The LTC workforce still represents only a small share of total employment, but this share has increased over the past decade in many countries, along with the broadening of public protections against LTC risks and increased demand stemming from population ageing. In Japan, the number of LTC workers has grown by 9% per year since the implementation of the universal LTC insurance programme in 2000, while there was a slight decrease in total employment in the economy during that period (Figure 8.6.3). In contrast, in Sweden, the average growth rate of LTC workers between 2000 and 2009 was much more modest, at only 0.3% per year.

Given population ageing and the expected decline in the availability of family care givers, the demand for LTC workers as a share of the working population is expected to at least double by 2050. A combination of policies is needed to respond to this growing demand for formal LTC workers, including policies to improve recruitment (e.g. encouraging more unemployed people to consider training and working in the LTC sector); improve retention (e.g. enhancing pay and work conditions); and increase productivity (e.g. through reorganisation of work processes and more effective use of new technologies) (Colombo et al., 2011).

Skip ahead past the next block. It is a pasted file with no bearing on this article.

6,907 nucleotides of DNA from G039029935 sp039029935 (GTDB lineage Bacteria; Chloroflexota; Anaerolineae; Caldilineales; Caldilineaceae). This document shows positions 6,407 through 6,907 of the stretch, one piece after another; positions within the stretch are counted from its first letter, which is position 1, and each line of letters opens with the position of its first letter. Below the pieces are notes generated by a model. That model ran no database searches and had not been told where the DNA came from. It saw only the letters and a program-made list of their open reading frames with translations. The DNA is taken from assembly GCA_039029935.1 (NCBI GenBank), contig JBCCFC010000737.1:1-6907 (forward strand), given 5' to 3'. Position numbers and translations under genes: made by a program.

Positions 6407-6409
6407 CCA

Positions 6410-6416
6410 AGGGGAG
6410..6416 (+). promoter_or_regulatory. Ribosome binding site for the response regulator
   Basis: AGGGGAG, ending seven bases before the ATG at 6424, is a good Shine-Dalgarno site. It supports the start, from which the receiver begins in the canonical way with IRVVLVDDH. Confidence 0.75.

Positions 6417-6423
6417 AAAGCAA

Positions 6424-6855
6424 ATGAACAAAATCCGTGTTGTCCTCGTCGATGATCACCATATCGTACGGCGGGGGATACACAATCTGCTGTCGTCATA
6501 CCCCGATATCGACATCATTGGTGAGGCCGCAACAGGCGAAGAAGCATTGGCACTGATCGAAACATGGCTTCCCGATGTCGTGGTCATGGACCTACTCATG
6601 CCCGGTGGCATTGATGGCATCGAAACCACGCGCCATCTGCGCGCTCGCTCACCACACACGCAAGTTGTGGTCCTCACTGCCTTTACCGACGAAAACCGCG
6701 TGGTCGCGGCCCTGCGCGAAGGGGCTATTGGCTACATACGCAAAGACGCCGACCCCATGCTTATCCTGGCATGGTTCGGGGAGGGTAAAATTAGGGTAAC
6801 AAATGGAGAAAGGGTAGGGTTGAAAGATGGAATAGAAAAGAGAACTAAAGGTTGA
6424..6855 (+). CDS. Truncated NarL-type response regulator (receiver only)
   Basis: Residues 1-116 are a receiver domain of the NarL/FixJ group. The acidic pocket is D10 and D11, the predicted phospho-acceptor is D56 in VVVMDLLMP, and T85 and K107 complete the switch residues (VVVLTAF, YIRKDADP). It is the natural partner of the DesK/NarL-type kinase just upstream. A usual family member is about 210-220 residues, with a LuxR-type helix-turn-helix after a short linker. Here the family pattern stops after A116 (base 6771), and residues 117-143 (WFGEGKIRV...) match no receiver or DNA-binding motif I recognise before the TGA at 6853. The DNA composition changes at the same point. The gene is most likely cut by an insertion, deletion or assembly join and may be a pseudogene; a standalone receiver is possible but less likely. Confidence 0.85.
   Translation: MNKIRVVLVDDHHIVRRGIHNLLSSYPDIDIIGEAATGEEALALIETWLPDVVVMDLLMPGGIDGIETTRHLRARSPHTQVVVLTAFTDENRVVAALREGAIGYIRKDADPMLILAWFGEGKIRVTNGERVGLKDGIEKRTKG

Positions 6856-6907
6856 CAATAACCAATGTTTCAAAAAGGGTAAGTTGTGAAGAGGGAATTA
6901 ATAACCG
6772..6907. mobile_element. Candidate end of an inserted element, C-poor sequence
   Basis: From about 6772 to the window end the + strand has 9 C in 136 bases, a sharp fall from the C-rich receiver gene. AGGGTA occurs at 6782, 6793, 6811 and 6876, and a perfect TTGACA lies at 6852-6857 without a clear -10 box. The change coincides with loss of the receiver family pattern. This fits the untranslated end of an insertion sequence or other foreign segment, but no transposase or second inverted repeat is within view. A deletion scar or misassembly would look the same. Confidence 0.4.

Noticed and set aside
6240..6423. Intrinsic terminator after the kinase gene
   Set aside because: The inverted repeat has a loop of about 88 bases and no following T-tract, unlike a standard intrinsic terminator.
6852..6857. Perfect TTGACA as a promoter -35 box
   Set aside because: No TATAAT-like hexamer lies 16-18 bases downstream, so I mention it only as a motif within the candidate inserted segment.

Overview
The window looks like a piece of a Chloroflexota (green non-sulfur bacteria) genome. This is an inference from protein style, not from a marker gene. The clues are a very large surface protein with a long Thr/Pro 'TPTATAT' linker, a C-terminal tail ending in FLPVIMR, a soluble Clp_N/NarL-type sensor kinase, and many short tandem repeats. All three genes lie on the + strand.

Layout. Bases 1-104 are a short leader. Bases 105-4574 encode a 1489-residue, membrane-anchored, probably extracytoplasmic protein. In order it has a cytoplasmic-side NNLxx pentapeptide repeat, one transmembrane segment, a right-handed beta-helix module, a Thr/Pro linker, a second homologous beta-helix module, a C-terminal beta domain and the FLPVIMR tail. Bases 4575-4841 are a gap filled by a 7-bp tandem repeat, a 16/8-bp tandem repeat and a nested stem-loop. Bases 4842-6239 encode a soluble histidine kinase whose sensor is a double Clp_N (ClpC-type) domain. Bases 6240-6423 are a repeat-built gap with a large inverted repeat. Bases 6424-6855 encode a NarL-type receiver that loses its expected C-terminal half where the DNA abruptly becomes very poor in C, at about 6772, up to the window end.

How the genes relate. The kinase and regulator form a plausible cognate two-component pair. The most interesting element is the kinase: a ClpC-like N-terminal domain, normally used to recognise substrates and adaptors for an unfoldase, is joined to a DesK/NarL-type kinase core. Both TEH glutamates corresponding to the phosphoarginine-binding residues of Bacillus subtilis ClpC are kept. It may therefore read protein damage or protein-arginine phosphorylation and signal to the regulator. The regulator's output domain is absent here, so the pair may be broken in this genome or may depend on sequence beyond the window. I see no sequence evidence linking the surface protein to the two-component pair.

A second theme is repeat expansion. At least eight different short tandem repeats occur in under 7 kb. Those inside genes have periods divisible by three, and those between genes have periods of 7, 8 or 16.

Definition and comparability

Long-term care workers are defined as paid workers who provide care at home or in institutions (outside hospitals). They include qualified nurses (see definition under Indicator 3.7 "Nurses" ) and personal care workers providing assistance with ADL and other personal support. Personal care workers include different categories of workers who may be called under different names in different countries. They may have some recognised qualification or not. Because personal care workers may not be part of recognised occupations, it is more difficult to collect comparable data for this category of LTC workers. LTC workers also include family members or friends who are employed under a formal contract either by the care recipient, an agency, or public and private care service companies. The numbers are expressed as head counts, not full-time equivalent.